Communication is a vital component to problem-solving, especially when trying to solve the problem of addiction in individuals. When addicts quit communicating with others, it becomes hard to articulate the causes of their addiction, try to get addiction help from medical professionals, or even have healthy relationships with family members. Without these things, coming up with a plan for recovery is nearly impossible. Effective communication in recovery is a necessary part of the process.
The founder of Choices Recovery, Per Wickstrom, stated this about communication when he was addicted to drugs: “I had a difficult time managing jobs, life, work, and relationships; I quit communicating with my family.” This is very common for addicts as they feel that they can’t relate to sober people in the way that they can relate to others in their unhealthy relationships.
Steps to Communication in Recovery
We can see that communication is key for a successful recovery, but how can we learn to do it effectively?
Be honest (with yourself and other people). Being honest about your situation with yourself as well as others is vital to open communication in recovery. How are you supposed to become sober if you are hiding or lying about important pieces of information? Being honest is the best way to be open with your loved ones and get the best help with your recovery.
Learn positive self-talk. Avoid negativity when talking to others; try to use positive communication as much as possible while also being honest about the situation. When you speak to yourself like you love yourself, your situation may change for the better faster and more easily. Don’t get down on yourself for your choices; accept your situation and use it to move on for the better. Realize that the past is the past, and you can become a better person if you try to do so.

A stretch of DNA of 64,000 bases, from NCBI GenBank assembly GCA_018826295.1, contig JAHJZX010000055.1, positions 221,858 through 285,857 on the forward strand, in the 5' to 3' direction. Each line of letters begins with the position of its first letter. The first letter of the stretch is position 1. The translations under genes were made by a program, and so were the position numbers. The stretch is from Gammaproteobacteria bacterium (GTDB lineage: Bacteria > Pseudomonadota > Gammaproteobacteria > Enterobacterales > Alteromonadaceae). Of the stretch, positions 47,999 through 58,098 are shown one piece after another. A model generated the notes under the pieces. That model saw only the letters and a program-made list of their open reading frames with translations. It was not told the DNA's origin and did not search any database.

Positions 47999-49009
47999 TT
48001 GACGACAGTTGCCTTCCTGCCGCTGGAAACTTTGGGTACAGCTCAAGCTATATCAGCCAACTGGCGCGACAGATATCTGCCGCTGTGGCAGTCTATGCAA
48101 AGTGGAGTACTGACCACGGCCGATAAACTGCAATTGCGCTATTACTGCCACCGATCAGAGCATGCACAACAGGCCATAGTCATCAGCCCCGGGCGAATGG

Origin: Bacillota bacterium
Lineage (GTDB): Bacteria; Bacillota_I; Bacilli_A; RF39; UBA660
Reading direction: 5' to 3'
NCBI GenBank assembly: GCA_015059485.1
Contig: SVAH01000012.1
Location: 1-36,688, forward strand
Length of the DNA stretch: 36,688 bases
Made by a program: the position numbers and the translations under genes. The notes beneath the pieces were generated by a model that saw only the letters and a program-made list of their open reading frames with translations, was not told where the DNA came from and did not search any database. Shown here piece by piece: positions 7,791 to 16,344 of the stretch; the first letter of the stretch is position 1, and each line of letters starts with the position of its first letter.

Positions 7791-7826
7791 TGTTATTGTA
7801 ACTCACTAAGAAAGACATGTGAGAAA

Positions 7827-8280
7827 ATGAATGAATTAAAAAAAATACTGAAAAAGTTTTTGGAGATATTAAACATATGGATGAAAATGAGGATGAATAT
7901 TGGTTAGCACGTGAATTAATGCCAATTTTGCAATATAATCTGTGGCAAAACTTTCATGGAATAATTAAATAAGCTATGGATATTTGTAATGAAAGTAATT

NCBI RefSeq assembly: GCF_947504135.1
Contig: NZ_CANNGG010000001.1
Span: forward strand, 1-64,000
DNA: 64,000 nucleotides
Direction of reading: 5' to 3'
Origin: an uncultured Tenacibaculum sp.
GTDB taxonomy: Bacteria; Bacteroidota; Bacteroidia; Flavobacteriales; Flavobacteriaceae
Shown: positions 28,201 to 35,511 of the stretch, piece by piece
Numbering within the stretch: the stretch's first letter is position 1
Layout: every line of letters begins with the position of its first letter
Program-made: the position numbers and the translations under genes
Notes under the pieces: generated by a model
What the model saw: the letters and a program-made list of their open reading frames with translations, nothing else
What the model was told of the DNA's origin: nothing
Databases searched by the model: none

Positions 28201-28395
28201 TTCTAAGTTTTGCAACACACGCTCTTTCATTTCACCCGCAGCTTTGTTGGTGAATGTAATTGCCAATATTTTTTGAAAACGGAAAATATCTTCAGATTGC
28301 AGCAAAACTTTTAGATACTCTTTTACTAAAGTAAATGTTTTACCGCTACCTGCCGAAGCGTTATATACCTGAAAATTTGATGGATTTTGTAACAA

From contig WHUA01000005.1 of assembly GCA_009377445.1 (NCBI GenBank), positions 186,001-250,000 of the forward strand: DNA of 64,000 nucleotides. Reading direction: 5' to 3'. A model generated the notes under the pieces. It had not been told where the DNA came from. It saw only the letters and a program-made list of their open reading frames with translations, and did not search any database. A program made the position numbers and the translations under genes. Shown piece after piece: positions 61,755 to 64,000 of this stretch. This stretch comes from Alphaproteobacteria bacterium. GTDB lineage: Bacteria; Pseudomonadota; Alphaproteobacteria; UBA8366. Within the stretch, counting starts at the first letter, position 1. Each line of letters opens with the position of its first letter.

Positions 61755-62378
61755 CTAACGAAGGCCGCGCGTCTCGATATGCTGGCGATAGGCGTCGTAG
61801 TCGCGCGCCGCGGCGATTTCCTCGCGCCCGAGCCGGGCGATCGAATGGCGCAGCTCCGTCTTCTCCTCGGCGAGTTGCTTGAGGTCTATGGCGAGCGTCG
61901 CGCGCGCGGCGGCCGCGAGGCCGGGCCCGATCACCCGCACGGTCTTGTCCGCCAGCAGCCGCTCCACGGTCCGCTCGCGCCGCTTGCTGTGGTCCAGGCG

Be assertive. Don’t confuse this with becoming angry and impatient. Being assertive means having the confidence to say what you need to say. Make eye contact and get your point across by speaking in a polite way.
Recognize the importance of empathy. Empathy means to put yourself in the other person’s shoes and to try to experience what they are feeling. When you are talking to someone about your addiction, try to imagine what is going on in their head. Hopefully, they will also be empathetic with you as well. Empathy encourages people to be nonjudgmental so that you can reach a conclusion quickly and effectively.
Learn to listen. Listening is an important aspect of open communication. Paraphrase what the other person is saying and repeat it back to them so they know you understand the message. Listening is the first part of understanding, and understanding is key. When you understand what is going on in its entirety, you can choose the best treatment options for the individual.
What Hinders Communication in Recovery?
What makes effective communication in recovery more difficult?
- Shame – wishing the situation never happened
- Low self-esteem – feelings of unworthiness
- Not being honest – triggers lying and miscommunication
- Guilt – feeling bad about what happened
- Becoming aggressive – becoming angry when speaking
Try to overcome these feelings for a successful conversation. Remember that the other person cares about you and wants to see you succeed. Be open and honest when talking to the other person so that there is no miscommunication present.
Communication in recovery is essential for the addict’s overall well-being. Learning new communication techniques while recovering from substance abuse is the first step to your new way of life. It affects the way you interact with others in a positive way.